Educated at the University of Konstanz, Germany, and at the University of Cambridge, England, Christian J. Emden’s work falls into the field of modern German and European intellectual history with an emphasis on political thought. He is also one of the founding directors of Rice’s Program in Politics, Law & Social Thought.
Within the wider context of modern intellectual history, Emden’s research is mainly concerned with varieties of political realism, especially as they focus on the relationship between active political citizenship and the demands of the modern state, and he is also interested in postnational manifestations of political citizenship. A second line of inquiry is concerned with the emergence of normativity and the conditions of normative order. This approach often links recent discussions in philosophical naturalism to central issues in political theory and the history of political thought.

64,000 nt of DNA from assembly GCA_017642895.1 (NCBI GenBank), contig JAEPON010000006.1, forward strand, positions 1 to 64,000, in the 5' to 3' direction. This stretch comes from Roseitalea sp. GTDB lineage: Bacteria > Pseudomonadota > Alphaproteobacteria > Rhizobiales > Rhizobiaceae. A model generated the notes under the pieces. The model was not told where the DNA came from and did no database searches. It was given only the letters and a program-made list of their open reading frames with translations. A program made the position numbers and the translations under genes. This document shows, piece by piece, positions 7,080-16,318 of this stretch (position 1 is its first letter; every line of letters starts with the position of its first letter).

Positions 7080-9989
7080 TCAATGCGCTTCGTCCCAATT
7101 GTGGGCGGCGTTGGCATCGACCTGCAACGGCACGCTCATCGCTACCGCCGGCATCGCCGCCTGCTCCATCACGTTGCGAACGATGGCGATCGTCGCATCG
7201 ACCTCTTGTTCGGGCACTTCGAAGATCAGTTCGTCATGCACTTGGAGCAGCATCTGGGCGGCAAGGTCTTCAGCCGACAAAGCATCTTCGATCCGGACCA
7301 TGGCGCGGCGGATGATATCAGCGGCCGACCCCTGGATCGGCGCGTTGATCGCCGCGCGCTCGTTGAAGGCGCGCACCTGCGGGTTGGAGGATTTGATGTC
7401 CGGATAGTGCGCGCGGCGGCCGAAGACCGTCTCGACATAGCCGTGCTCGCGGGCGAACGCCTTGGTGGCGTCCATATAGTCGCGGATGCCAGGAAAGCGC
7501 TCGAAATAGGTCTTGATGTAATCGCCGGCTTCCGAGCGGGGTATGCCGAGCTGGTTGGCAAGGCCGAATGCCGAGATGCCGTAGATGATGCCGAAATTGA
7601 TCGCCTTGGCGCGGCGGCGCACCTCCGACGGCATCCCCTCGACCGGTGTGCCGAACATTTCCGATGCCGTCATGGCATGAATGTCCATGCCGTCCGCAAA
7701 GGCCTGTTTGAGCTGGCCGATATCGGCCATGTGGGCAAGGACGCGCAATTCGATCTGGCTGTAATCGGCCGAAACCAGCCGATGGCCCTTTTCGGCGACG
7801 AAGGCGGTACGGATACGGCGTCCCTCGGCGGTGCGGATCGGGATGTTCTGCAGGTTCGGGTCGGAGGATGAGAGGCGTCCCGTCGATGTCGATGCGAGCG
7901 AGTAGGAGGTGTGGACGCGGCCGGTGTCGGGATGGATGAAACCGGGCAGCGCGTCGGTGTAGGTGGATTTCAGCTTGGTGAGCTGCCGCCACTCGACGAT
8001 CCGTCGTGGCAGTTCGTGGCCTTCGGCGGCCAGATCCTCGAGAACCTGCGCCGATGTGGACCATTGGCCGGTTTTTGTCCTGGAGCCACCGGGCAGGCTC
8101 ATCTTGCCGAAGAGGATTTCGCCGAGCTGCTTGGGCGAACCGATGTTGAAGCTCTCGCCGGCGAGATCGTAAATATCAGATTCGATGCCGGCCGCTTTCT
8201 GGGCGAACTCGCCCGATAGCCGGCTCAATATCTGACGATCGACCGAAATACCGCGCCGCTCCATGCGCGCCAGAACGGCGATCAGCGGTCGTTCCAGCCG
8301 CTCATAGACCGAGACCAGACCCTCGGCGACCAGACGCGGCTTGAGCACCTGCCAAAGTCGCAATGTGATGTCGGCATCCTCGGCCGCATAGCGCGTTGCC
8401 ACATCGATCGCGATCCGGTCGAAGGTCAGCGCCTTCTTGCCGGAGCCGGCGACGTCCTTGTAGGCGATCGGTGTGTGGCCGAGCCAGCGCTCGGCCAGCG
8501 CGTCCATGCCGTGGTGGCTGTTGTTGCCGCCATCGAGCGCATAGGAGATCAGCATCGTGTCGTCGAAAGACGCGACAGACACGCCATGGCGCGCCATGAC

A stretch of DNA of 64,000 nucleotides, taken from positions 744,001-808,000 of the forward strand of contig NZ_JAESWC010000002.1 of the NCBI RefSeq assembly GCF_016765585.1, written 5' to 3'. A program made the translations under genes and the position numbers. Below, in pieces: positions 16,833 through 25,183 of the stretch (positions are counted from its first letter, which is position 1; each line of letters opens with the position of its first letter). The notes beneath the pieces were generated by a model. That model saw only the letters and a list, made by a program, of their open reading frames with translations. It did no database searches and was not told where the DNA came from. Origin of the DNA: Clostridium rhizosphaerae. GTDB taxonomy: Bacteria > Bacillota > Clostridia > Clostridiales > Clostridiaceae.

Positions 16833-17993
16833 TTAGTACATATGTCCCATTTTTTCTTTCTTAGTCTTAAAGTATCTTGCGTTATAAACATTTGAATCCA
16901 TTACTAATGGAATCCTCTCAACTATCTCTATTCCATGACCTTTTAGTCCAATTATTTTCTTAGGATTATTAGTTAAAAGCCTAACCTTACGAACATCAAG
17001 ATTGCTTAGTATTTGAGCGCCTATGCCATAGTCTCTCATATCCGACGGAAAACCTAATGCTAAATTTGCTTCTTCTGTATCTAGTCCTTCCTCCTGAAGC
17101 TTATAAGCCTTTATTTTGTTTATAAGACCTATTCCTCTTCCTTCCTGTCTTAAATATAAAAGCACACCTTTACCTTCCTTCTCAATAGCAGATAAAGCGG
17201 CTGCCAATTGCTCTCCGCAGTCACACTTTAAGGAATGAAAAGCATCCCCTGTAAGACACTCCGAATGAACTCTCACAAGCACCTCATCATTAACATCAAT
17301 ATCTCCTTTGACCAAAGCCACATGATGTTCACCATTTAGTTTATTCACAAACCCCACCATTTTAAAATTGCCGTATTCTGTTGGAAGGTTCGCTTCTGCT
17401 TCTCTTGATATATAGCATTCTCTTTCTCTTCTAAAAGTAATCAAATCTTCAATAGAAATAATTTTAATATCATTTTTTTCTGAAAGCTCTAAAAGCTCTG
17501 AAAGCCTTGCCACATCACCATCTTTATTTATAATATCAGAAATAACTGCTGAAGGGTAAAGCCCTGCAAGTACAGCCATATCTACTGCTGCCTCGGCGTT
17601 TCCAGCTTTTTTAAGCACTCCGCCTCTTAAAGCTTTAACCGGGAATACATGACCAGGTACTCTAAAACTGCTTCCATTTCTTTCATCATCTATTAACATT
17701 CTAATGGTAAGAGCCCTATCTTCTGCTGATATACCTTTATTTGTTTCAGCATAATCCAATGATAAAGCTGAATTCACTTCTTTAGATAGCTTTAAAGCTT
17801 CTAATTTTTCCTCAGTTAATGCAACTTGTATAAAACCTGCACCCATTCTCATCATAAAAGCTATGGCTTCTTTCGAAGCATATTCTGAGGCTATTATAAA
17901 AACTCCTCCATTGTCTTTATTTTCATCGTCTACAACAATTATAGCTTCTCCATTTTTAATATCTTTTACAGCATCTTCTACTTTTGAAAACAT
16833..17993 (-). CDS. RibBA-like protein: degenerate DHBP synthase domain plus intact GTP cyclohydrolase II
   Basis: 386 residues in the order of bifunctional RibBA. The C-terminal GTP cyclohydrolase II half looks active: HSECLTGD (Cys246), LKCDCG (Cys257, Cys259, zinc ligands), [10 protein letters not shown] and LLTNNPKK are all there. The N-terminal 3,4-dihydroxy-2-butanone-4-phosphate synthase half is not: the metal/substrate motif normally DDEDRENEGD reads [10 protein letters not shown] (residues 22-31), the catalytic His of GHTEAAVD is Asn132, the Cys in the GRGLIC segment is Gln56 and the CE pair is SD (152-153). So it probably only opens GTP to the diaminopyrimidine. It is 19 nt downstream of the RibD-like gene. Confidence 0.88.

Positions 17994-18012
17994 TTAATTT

He has published books and articles on Nietzsche, Walter Benjamin’s archaeology of modernity, on Georg Simmel and the political economy of money, Max Weber’s and Carl Schmitt’s political realism, Jürgen Habermas’s conception of the modern state, modern constitutionalism, postnational citizenship, German idealism, and the nineteenth-century life sciences. Currently, he is finishing a longer book project on philosophical nihilism in modern European political thought from the eighteenth century to the present. A second book project is focused on the writings of Hannah Arendt and their relationship to visions of American Empire.